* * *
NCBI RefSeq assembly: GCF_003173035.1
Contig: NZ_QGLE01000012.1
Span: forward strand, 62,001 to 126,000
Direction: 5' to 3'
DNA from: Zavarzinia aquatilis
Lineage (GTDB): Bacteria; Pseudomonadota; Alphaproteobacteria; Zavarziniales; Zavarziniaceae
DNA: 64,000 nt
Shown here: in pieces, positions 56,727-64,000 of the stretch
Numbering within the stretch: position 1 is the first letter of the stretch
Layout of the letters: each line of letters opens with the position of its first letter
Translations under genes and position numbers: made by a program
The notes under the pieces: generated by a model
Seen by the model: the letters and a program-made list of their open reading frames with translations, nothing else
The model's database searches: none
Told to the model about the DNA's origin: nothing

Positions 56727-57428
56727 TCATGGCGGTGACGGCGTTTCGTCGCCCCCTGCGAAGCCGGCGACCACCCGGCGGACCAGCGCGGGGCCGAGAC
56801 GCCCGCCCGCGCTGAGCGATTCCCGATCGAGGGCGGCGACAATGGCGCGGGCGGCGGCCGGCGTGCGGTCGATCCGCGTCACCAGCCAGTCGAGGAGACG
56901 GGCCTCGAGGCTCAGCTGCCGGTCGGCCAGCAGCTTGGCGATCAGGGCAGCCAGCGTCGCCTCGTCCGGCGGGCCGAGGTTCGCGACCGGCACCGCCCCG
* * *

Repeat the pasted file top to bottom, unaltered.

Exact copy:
NCBI RefSeq assembly: GCF_003173035.1
Contig: NZ_QGLE01000012.1
Span: forward strand, 62,001 to 126,000
Direction: 5' to 3'
DNA from: Zavarzinia aquatilis
Lineage (GTDB): Bacteria; Pseudomonadota; Alphaproteobacteria; Zavarziniales; Zavarziniaceae
DNA: 64,000 nt
Shown here: in pieces, positions 56,727-64,000 of the stretch
Numbering within the stretch: position 1 is the first letter of the stretch
Layout of the letters: each line of letters opens with the position of its first letter
Translations under genes and position numbers: made by a program
The notes under the pieces: generated by a model
Seen by the model: the letters and a program-made list of their open reading frames with translations, nothing else
The model's database searches: none
Told to the model about the DNA's origin: nothing

Positions 56727-57428
56727 TCATGGCGGTGACGGCGTTTCGTCGCCCCCTGCGAAGCCGGCGACCACCCGGCGGACCAGCGCGGGGCCGAGAC
56801 GCCCGCCCGCGCTGAGCGATTCCCGATCGAGGGCGGCGACAATGGCGCGGGCGGCGGCCGGCGTGCGGTCGATCCGCGTCACCAGCCAGTCGAGGAGACG
56901 GGCCTCGAGGCTCAGCTGCCGGTCGGCCAGCAGCTTGGCGATCAGGGCAGCCAGCGTCGCCTCGTCCGGCGGGCCGAGGTTCGCGACCGGCACCGCCCCG